</TD><TD align=right>0.24995001

</TD></TR><TR><TD align=right>2

</TD><TD align=middle>Win

</TD><TD align=right>4

</TD><TD align=right>7

</TD><TD align=right>1

</TD><TD align=right>0.12674233

</TD><TD align=right>0.88719628

</TD><TD align=right>0.12674233

</TD></TR><TR><TD align=right>3

</TD><TD align=middle>Win

</TD><TD align=right>8

</TD><TD align=right>15

</TD><TD align=right>1

</TD><TD align=right>0.06426732

</TD><TD align=right>0.96400981

</TD><TD align=right>0.06426732

</TD></TR><TR><TD align=right>4

</TD><TD align=middle>Win

</TD><TD align=right>16

</TD><TD align=right>31

</TD><TD align=right>1

</TD><TD align=right>0.03258808

</TD><TD align=right>1.01023035

</TD><TD align=right>0.03258808

</TD></TR><TR><TD align=right>5

</TD><TD align=middle>Win

</TD><TD align=right>32

</TD><TD align=right>63

</TD><TD align=right>1

</TD><TD align=right>0.01652446

</TD><TD align=right>1.04104089

</TD><TD align=right>0.01652446

</TD></TR><TR><TD align=right>6

</TD><TD align=middle>Win

</TD><TD align=right>64

</TD><TD align=right>127

</TD><TD align=right>1

</TD><TD align=right>0.00837907

</TD><TD align=right>1.06414175

</TD><TD align=right>0.00837907

</TD></TR><TR><TD align=right>7

</TD><TD align=middle>Win

</TD><TD align=right>128

</TD><TD align=right>255

</TD><TD align=right>1

</TD><TD align=right>0.00424878

</TD><TD align=right>1.08343900

</TD><TD align=right>0.00424878

</TD></TR><TR><TD align=right>8

</TD><TD align=middle>Win

</TD><TD align=right>256

</TD><TD align=right>511

</TD><TD align=right>1

</TD><TD align=right>0.00215443

</TD><TD align=right>1.10091479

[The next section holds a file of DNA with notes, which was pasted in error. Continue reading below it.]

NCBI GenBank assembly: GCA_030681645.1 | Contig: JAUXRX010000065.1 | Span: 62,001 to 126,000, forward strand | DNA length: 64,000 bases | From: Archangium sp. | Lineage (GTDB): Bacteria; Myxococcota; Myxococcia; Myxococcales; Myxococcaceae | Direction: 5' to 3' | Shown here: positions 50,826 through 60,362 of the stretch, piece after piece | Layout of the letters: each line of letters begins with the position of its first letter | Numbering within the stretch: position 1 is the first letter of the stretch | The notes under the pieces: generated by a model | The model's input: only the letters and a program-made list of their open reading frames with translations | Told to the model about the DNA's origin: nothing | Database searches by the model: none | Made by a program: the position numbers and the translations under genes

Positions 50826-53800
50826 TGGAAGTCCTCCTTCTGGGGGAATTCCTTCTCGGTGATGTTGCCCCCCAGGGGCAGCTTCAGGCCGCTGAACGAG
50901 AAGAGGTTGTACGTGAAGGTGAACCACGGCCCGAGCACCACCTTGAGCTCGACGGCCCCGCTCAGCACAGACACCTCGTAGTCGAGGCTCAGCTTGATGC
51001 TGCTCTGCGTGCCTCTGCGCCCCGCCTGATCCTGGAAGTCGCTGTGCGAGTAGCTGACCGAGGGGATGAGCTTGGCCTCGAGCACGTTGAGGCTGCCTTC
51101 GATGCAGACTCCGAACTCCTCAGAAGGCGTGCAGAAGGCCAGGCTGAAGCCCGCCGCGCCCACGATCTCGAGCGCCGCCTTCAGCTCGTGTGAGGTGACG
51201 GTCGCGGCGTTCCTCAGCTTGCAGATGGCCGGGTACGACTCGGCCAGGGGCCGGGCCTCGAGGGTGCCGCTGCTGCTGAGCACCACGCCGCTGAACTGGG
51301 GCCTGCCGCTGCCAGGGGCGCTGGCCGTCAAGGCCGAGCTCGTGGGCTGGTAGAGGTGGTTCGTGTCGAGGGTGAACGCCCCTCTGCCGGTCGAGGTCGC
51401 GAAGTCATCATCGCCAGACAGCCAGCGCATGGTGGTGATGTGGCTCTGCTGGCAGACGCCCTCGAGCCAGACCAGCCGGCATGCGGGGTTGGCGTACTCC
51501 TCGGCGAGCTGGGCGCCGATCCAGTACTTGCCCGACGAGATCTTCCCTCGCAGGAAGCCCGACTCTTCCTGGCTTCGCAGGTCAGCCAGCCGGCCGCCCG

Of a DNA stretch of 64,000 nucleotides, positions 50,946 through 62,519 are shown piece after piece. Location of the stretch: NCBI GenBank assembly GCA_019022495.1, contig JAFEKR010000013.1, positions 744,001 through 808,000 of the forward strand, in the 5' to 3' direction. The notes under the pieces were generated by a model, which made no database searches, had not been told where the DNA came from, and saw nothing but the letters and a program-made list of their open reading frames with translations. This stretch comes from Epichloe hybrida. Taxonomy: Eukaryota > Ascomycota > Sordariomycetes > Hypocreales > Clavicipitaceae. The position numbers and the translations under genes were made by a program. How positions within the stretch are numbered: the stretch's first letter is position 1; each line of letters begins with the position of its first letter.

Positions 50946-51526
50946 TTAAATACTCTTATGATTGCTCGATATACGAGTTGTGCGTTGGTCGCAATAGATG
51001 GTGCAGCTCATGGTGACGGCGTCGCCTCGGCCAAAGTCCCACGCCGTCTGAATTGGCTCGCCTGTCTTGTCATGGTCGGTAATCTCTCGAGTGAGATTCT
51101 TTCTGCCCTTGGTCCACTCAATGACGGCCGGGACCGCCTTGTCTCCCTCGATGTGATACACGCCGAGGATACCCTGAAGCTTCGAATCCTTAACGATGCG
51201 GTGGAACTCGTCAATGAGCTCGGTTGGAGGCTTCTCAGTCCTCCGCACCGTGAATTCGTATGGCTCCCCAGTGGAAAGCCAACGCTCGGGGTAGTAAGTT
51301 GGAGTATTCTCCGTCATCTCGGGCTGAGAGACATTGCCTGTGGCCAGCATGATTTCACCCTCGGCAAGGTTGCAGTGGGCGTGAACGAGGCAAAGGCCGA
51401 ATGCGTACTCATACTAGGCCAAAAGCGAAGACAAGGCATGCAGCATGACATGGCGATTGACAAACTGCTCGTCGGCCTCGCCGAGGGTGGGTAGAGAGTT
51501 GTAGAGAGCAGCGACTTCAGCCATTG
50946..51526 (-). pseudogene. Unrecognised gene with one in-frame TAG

</TD><TD align=right>0.00215443

</TD></TR><TR><TD align=right>9

</TD><TD align=middle>Win

</TD><TD align=right>512

</TD><TD align=right>1023

</TD><TD align=right>1

</TD><TD align=right>0.00109245

</TD><TD align=right>1.11757574

</TD><TD align=right>0.00109245

</TD></TR><TR><TD align=right>10

</TD><TD align=middle>Win

</TD><TD align=right>1024

</TD><TD align=right>2047

</TD><TD align=right>1

</TD><TD align=right>0.00055395

</TD><TD align=right>1.13393379

</TD><TD align=right>0.00055395

</TD></TR><TR><TD align=right>10

</TD><TD align=middle>Loss

</TD><TD align=right>1024

</TD><TD align=right>2047

</TD><TD align=right>-2047

</TD><TD align=right>0.00056984

</TD><TD align=right>1.16646467

</TD><TD align=right>-1.16646467

</TD></TR><TR><TD align=middle colSpan=5>Total

</TD><TD align=right>1.00000000

</TD><TD align=right>11.81172639

</TD><TD align=right>-0.16703451

</TD></TR></TBODY></TABLE></CENTER>The expected bet is the product of the total bet and the probability. Likewise, the expected return is the product of the total return and the probability. The last row shows this Martingale bettor to have had an average total bet of 11.81172639 and an average loss of 0.16703451. Dividing the average loss by the average bet yields .01414141. We now divide 7 by 495 ( the house edge on the pass line) and we again get 0.01414141! This shows that the Martingale is neither better nor worse than flat betting when measured by the ratio of expected loss to expected bet. All betting systems are equal to flat betting when compared this way, as they should be. In other words, all betting systems are equally worthless.

The bottom line of this is that if you can't beat the books betting flat then the martingale system isn't going to work. If one works, the other will work, that is common sense. There is no advantage to chasing your bets. In the long run you will end up right where you would have been if you just flat betted (unless you chased too much and in that case lose more than you can afford to lose). Which makes flat betting the more preffered method because you don't have to deal with the swings and the sickly large betting amounts that could put you into retirement from gambling.